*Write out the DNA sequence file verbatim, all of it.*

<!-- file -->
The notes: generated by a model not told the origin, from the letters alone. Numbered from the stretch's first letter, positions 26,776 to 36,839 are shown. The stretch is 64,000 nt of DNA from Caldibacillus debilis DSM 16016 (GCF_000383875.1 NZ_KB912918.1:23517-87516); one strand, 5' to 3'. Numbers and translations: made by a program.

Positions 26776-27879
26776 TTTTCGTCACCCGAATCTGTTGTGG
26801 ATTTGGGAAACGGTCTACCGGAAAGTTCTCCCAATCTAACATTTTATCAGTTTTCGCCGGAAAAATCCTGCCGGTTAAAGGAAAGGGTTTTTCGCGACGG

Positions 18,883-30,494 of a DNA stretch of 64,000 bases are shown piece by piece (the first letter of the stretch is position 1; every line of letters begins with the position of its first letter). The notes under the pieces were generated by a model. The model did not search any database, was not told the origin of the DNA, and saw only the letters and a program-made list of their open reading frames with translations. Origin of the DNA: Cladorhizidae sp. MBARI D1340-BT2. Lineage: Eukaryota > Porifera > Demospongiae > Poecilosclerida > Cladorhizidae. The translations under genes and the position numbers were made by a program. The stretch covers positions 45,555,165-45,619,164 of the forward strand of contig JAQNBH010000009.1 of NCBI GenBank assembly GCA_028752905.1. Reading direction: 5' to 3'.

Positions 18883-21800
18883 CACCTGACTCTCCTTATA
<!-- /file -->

The notes: generated by a model not told the origin, from the letters alone. Numbered from the stretch's first letter, positions 26,776 to 36,839 are shown. The stretch is 64,000 nt of DNA from Caldibacillus debilis DSM 16016 (GCF_000383875.1 NZ_KB912918.1:23517-87516); one strand, 5' to 3'. Numbers and translations: made by a program.

Positions 26776-27879
26776 TTTTCGTCACCCGAATCTGTTGTGG
26801 ATTTGGGAAACGGTCTACCGGAAAGTTCTCCCAATCTAACATTTTATCAGTTTTCGCCGGAAAAATCCTGCCGGTTAAAGGAAAGGGTTTTTCGCGACGG

Positions 18,883-30,494 of a DNA stretch of 64,000 bases are shown piece by piece (the first letter of the stretch is position 1; every line of letters begins with the position of its first letter). The notes under the pieces were generated by a model. The model did not search any database, was not told the origin of the DNA, and saw only the letters and a program-made list of their open reading frames with translations. Origin of the DNA: Cladorhizidae sp. MBARI D1340-BT2. Lineage: Eukaryota > Porifera > Demospongiae > Poecilosclerida > Cladorhizidae. The translations under genes and the position numbers were made by a program. The stretch covers positions 45,555,165-45,619,164 of the forward strand of contig JAQNBH010000009.1 of NCBI GenBank assembly GCA_028752905.1. Reading direction: 5' to 3'.

Positions 18883-21800
18883 CACCTGACTCTCCTTATA